Break from Afghanistan

JULIAN RAETHEL
Last updated 05:00 27/03/2014
Chris Carter

JOB PERKS: Chris Carter outside the famous Blue Mosque in Mazar.

Chris Carter
HOME FRONT: Chris Carter at his home in Te Atatu.

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If there's no other mark Chris Carter leaves in Afghanistan there will at least be a small diversification in agriculture.

"I'm very keen on gardening and Afghans love our silverbeet," he says.

"They call it ‘New Zealand spinach'.

"I'm on strict orders from my Afghan and Nepalese guards to bring the seeds back for planting."

Mr Carter, 61, has just returned to Afghanistan, continuing his work as project manager of the Afghanistan Subnational Governance Programme, part of the United Nations mission to Kabul.

The former Labour Te Atatu MP was able to get two weeks rest and recreation back in his Te Atatu home with his partner Peter before flying out again last Friday.

Mr Carter has been working in Afghanistan for two-and-a-half years and says his career is very different but in some parts similar to his political prowess in New Zealand.

"I think people have always respected the fact I've worked hard, even my political opponents.

"My job still involves personal relationships with the governors and I'm one of the few foreigners that gets to travel around Afghanistan."

Mr Carter represented the Te Atatu electorate from 1993 to 1996 and again between 1999 and 2011.

He made the headlines for all the wrong reasons in 2010 after a well-publicised fall out with former Labour leader Phil Goff and was later expelled from the party.

"The hardest part was being sabotaged by my own team within the caucus," Mr Carter says.

"I didn't expect my colleagues to be my enemies.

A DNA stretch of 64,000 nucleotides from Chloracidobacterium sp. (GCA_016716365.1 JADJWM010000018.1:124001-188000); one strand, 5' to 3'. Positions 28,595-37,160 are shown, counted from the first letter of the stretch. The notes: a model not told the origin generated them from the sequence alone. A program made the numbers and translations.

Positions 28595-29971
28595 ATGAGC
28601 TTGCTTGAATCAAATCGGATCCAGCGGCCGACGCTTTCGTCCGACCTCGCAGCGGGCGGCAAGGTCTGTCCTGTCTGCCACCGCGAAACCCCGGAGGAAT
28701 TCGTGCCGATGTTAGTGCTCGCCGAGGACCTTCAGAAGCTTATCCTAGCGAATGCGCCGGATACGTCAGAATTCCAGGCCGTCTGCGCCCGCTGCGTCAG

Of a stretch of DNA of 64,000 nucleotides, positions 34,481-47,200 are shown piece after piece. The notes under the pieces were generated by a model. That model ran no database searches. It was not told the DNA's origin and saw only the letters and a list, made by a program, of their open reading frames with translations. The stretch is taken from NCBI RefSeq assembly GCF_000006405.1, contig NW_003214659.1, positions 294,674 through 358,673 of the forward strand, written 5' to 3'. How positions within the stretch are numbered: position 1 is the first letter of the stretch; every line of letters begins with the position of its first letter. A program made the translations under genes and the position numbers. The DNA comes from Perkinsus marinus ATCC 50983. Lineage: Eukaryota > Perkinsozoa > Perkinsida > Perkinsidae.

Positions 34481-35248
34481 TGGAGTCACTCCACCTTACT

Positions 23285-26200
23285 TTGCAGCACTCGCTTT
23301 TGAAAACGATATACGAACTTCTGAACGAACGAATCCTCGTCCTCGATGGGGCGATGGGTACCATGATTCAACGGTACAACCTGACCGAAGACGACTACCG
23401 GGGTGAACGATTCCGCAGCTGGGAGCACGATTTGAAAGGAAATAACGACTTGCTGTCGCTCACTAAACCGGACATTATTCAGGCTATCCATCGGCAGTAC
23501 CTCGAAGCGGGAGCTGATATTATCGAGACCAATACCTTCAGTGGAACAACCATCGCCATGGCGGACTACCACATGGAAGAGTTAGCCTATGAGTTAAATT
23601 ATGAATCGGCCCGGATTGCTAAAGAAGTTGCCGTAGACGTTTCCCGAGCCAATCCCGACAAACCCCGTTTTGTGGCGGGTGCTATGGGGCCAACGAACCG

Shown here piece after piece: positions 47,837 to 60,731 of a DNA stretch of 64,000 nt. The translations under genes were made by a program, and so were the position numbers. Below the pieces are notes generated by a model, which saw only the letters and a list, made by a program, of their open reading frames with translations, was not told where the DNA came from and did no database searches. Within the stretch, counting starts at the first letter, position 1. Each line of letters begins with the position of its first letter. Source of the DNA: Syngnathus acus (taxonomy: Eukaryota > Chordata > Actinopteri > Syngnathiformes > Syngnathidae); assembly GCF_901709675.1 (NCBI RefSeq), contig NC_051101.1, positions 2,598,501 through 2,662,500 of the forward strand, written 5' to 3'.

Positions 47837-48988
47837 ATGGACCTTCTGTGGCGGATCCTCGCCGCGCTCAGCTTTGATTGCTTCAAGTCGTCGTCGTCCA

"I still consider myself 100 per cent Labour but haven't had any contact with Phil since."

Mr Carter took the UN job to do something he says is worthwhile.

His contract officially ends on December 31 and he says he's noticed some significant changes during his time helping to strengthen Afghanistan's local government structures.

"The security situation is deteriorating but a lot of young men and women are now coming out of the school system which is great.

"The younger generations are becoming more impatient and want change.

"Afghans don't necessarily want our style of democracy but they want to have a say and security for their kids.

"Even the smallest improvement is still an improvement."

Mr Carter had a close call on October 18 when a suicide bomber attacked a passing military convoy only 25 metres away from his compound.

He was waiting for an Australian colleague who was running five minutes late and says that wait was probably what saved his life.

"It was surreal, like a movie. I switched off.

"I feared that some trigger-happy guard was going to shoot my driver because he was dressed in traditional Afghan clothing.

"So I whipped him into the underground bunker as quick as I could."

While back in West Auckland Mr Carter hasn't noticed too many changes in the suburbs but identifies the western ring route as good signs of progress.

"I went on a two-hour walk the other day through my old electorate.

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"It brought back memories of campaigning, knocking on doors and the many dogs I ran away from."

- Western Leader

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